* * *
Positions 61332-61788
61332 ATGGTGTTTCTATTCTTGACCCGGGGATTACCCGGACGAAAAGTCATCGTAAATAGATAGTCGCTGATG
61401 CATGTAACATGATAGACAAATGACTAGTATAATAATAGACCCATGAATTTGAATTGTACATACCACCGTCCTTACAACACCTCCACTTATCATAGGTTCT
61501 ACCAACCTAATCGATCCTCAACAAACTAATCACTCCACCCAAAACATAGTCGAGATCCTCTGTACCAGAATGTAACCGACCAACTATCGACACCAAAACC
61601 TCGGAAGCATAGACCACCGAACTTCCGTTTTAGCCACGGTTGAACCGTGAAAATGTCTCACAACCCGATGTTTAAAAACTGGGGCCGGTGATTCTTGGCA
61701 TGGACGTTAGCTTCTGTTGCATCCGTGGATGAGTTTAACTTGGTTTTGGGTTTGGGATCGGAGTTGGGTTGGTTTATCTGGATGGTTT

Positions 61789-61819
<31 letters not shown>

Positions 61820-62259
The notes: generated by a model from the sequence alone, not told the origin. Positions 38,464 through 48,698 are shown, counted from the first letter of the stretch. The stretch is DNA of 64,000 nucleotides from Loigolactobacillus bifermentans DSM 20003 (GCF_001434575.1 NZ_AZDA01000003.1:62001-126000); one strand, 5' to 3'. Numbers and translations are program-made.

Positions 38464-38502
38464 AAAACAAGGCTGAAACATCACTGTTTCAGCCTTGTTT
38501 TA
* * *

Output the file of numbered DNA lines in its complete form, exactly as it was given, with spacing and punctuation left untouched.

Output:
Positions 61332-61788
61332 ATGGTGTTTCTATTCTTGACCCGGGGATTACCCGGACGAAAAGTCATCGTAAATAGATAGTCGCTGATG
61401 CATGTAACATGATAGACAAATGACTAGTATAATAATAGACCCATGAATTTGAATTGTACATACCACCGTCCTTACAACACCTCCACTTATCATAGGTTCT
61501 ACCAACCTAATCGATCCTCAACAAACTAATCACTCCACCCAAAACATAGTCGAGATCCTCTGTACCAGAATGTAACCGACCAACTATCGACACCAAAACC
61601 TCGGAAGCATAGACCACCGAACTTCCGTTTTAGCCACGGTTGAACCGTGAAAATGTCTCACAACCCGATGTTTAAAAACTGGGGCCGGTGATTCTTGGCA
61701 TGGACGTTAGCTTCTGTTGCATCCGTGGATGAGTTTAACTTGGTTTTGGGTTTGGGATCGGAGTTGGGTTGGTTTATCTGGATGGTTT

Positions 61789-61819
<31 letters not shown>

Positions 61820-62259
The notes: generated by a model from the sequence alone, not told the origin. Positions 38,464 through 48,698 are shown, counted from the first letter of the stretch. The stretch is DNA of 64,000 nucleotides from Loigolactobacillus bifermentans DSM 20003 (GCF_001434575.1 NZ_AZDA01000003.1:62001-126000); one strand, 5' to 3'. Numbers and translations are program-made.

Positions 38464-38502
38464 AAAACAAGGCTGAAACATCACTGTTTCAGCCTTGTTT
38501 TA